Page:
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Int J Cancer. 2008 Jul 15;123(2):450-6. doi: 10.1002/ijc.23509.

Body size and risk of epithelial ovarian and related cancers: a population-based case-control study.

Abstract

Different subtypes of ovarian cancer appear to have different causes; however, the association between body mass index (BMI) and the different subtypes is unclear. We examined the associations between body-mass index (BMI) and weight gain and risk of the different histological subtypes of epithelial ovarian cancer in a case-control study in Australia. Cases aged 18-79 with a new diagnosis of invasive epithelial ovarian cancer (n = 1,269) or borderline tumor (n = 311) were identified through a network of clinics and cancer registries throughout Australia. Controls (n = 1,509) were selected from the Electoral Roll. Height and weight (1 year previously, at age 20 and maximum weight) and other risk factor information were ascertained via a self-administered questionnaire. Obesity was positively associated with clear cell tumors (Odds Ratio 2.3; 95% confidence interval 1.2-4.2) but not invasive endometrioid or mucinous tumors. Although there was no association with invasive serous tumors overall (0.9; 0.7-1.2), we did see an increased risk of serous peritoneal tumors (2.9; 1.7-4.9), but not of serous tumors of the ovary and fallopian tube. Of the borderline subtypes, obesity was positively associated with serous (1.8; 1.1-2.8) but not mucinous tumors (1.1; 0.7-1.7). Overweight was not associated with any subtype overall. There was no association with BMI at age 20, or weight gain for any of the histological subtypes. These results add to the current evidence that obesity increases a woman's risk of developing distinct histological subtypes of ovarian cancer.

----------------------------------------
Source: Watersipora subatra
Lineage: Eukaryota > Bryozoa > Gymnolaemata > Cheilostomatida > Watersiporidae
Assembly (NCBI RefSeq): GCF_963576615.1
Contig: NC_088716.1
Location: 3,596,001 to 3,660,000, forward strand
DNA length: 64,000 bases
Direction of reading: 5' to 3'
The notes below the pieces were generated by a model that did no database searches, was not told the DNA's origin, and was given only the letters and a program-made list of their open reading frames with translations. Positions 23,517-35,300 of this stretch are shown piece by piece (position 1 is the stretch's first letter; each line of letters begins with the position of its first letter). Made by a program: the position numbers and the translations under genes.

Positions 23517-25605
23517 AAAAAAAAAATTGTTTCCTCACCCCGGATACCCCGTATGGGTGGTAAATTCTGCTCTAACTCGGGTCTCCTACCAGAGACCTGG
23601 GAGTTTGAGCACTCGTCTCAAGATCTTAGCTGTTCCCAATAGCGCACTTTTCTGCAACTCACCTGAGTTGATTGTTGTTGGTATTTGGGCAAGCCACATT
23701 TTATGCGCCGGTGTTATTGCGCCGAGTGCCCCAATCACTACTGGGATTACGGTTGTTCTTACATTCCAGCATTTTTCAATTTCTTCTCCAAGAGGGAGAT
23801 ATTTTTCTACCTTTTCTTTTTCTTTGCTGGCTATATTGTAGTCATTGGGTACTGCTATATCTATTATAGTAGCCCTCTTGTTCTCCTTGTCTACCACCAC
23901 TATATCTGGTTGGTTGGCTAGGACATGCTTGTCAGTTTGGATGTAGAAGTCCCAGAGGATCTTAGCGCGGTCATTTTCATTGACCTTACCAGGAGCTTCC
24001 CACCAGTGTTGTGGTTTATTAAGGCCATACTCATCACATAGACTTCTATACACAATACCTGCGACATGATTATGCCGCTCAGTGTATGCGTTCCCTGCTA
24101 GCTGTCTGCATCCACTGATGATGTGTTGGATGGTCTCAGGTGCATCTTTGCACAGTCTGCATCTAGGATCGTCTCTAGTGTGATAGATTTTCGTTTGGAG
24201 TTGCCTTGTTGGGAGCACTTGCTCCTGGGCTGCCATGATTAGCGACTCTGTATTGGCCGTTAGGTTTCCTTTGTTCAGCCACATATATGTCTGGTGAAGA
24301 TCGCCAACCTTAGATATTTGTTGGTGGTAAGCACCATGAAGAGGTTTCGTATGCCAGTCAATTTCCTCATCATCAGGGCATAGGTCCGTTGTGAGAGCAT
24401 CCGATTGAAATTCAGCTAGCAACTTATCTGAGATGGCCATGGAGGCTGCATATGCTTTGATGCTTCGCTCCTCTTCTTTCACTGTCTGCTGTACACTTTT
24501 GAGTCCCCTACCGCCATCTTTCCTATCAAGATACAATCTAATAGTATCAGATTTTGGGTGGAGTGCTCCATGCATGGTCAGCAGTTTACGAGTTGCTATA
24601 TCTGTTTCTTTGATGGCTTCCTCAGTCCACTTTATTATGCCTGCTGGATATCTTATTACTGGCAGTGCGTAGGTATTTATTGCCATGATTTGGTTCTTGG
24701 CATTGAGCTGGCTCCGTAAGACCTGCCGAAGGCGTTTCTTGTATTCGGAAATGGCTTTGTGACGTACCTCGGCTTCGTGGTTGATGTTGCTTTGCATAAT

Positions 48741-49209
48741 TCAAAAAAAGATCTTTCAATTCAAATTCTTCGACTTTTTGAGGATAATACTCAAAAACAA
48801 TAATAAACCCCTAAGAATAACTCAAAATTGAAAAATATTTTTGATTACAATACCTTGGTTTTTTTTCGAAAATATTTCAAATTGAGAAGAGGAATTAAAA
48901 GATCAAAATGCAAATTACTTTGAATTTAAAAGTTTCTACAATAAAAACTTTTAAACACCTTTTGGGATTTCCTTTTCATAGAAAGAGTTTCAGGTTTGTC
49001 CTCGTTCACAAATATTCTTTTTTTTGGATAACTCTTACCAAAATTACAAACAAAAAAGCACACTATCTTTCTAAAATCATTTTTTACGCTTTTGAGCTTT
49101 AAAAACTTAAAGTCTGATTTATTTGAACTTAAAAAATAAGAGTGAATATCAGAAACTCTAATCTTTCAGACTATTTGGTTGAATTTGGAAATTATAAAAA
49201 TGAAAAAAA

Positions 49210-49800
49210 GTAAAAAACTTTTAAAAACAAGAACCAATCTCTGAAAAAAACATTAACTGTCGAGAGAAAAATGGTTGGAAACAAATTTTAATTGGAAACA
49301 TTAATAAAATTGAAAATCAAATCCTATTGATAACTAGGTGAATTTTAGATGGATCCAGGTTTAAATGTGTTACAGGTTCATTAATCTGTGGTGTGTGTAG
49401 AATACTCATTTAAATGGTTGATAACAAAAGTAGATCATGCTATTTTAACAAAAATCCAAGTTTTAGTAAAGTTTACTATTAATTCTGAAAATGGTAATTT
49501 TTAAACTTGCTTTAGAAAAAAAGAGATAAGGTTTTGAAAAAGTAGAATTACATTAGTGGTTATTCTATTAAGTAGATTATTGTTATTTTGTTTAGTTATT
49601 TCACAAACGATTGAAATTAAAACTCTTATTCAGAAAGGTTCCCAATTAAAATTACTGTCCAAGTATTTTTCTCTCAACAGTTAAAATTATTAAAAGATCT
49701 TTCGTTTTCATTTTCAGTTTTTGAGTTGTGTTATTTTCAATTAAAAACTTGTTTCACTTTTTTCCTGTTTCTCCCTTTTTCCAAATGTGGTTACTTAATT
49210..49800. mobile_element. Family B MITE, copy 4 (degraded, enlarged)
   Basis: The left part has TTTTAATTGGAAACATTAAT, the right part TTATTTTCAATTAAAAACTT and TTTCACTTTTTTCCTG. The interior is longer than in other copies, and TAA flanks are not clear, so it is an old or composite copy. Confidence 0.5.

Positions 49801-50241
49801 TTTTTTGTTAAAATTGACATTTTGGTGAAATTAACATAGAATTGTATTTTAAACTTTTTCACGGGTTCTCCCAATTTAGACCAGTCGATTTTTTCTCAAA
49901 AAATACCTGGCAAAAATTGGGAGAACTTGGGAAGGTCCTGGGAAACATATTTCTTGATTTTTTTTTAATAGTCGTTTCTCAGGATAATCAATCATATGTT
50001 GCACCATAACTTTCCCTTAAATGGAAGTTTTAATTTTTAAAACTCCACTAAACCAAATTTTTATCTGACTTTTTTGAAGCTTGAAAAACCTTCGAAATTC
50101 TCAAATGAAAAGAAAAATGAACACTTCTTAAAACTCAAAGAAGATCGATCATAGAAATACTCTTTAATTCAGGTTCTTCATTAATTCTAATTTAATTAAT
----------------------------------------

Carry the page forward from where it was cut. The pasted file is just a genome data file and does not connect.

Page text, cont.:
(c) 2008 Wiley-Liss, Inc.

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